A smallholding is a magical world, in both good and bad ways. Living on a smallholding, you become intimate with the seasonal changes on a small area of land – the flowers, the birds, the changing skies – as well as the animals who live on it. You live closely with the turning year, watching eagerly for the first snowdrop, the first leaf unfurling as signs of the promise of spring after the endless-seeming winter, considering the effects of rain on grass without which this smallholding at least would be lost, rejoicing in the almost endless summer evenings, then watching with some sadness as the days draw in and the year turns again to winter.
The year is full of enchantment – lambs taking their first wobbly steps or, later, bouncing as though on springs, newly hatched chicks as cute and fluffy as any cliche. The year is full of sadnesses – a lamb’s death, a fox attack killing a dozen hens all known from an egg. The year is full of work – the daily rhythm of feeding and watering, big jobs like dosing sheep, or mucking out a barn. The work is endless and takes no account of weather, fatigue or other events, but every day brings moments to pause and notice, to delight.
This week was thrown into disarray by a sick goat. All four of our goats are beloved but Anna (British Toggenburg in brown with white stripes on her face in the photograph) is my first goat. She and her friend Dulcie (the Anglo-Nubian with the long floppy ears beside her) arrived as newly weaned kids last summer amid all the stresses of the pandemic and after the tragic death of an especially beloved bottle-fed lamb.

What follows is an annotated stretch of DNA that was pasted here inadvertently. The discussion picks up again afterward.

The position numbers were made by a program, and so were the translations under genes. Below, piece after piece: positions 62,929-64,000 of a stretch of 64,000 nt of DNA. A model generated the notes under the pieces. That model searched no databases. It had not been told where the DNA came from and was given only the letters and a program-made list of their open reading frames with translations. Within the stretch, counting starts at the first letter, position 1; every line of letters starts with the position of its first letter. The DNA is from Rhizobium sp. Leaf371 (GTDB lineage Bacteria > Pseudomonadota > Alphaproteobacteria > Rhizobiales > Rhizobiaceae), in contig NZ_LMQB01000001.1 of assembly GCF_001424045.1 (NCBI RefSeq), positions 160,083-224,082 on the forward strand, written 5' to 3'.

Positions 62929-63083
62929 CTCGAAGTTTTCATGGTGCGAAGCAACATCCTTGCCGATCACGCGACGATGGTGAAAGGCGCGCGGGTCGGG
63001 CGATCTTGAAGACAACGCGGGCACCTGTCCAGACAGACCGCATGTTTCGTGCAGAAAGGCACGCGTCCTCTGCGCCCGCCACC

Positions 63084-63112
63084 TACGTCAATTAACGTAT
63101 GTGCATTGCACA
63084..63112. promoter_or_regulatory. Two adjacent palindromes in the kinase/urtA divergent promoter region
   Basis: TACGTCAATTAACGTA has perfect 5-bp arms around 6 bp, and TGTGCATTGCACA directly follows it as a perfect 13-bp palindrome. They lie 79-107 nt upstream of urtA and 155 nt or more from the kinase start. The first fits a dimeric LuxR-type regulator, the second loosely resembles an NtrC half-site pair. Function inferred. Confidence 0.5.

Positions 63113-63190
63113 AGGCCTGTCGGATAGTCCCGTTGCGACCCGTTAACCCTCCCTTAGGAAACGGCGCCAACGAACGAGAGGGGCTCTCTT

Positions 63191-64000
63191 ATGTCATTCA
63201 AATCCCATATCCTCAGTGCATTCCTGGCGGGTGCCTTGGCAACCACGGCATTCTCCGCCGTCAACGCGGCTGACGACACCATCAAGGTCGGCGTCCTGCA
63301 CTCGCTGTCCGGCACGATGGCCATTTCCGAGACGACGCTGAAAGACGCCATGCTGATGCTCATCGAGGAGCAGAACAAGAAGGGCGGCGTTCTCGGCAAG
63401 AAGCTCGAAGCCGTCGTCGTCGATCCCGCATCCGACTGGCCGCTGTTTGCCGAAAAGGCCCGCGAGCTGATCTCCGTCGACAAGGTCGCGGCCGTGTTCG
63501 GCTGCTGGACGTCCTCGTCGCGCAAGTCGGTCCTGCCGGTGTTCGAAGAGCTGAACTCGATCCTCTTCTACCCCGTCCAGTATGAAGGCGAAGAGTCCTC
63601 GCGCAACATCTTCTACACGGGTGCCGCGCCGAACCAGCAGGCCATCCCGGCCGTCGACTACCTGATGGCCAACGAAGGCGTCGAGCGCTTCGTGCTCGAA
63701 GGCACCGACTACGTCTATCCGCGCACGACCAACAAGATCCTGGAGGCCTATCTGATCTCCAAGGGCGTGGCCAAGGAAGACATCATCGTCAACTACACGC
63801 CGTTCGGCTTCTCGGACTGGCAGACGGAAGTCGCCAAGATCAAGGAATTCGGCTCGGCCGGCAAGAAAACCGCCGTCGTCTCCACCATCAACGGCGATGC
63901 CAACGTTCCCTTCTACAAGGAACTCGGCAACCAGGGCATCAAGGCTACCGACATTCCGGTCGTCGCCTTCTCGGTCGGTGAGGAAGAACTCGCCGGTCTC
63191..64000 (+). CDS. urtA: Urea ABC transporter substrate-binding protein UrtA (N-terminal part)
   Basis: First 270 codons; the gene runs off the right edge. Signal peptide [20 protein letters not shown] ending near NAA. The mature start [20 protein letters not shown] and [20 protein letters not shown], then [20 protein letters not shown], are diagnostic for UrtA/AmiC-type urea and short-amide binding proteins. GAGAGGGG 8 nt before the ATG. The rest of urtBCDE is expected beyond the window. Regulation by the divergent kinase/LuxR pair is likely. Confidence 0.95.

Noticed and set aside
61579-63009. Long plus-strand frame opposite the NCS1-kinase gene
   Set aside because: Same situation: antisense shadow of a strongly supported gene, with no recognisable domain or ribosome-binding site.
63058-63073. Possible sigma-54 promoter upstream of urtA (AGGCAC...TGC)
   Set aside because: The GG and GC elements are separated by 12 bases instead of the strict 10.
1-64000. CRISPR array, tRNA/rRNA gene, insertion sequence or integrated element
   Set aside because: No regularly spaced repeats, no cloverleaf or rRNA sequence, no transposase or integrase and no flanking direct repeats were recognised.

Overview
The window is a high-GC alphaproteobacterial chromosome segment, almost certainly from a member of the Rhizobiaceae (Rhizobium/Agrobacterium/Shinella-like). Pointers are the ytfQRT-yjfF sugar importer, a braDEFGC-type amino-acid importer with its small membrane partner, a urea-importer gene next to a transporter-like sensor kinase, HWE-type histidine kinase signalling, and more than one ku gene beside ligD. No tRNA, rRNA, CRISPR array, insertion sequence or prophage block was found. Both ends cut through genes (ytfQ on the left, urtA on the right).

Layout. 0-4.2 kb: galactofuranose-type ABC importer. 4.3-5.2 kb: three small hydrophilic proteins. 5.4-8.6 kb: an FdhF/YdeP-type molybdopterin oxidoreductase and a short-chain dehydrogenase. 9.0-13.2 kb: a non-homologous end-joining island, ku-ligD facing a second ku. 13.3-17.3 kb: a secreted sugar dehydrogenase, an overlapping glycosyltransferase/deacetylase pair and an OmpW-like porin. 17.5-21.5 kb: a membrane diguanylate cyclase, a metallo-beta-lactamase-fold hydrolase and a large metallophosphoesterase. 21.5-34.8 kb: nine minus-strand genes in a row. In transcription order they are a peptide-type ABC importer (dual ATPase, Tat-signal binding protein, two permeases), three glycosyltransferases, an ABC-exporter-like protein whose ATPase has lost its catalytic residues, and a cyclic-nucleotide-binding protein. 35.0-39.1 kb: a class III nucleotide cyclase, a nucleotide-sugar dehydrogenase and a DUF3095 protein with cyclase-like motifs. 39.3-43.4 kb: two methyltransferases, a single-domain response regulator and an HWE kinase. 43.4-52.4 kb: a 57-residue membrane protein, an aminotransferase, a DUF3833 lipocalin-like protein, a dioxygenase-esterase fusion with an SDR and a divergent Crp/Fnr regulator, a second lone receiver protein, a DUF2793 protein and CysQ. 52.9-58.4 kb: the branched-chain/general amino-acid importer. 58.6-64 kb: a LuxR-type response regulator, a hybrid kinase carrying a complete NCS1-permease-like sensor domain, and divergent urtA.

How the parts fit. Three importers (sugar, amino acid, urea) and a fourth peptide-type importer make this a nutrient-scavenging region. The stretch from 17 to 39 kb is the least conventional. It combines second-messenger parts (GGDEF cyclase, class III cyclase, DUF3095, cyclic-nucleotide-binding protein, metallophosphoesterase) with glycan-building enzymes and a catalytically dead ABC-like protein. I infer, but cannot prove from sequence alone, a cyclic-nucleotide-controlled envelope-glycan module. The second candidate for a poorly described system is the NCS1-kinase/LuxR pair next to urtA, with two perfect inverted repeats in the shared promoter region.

I had never really even met a goat before Anna and Dulcie and I was ‒ and remain ‒ entranced by their combination of biddability and anarchy. Within a week of their arrival, they knew their names and would walk down the lane on leads as we took them out to browse the verges – goats are more browsers than grazers and enjoy consuming a wide variety of plants. After a winter in pens, we set Anna and Dulcie free in the spring – and within a fortnight had to buy electric fencing and then ‘pigtails’ (plastic covered metal posts that extend a fence upwards and have a curly bit like a pig’s tail at the top to pass the electric fence wire through) because nothing less would keep Anna out of the garden. Fences and gates mean nothing to the goats – they soar casually over and go where they please with the exception of Lilly, who seems to lack springs in her heels.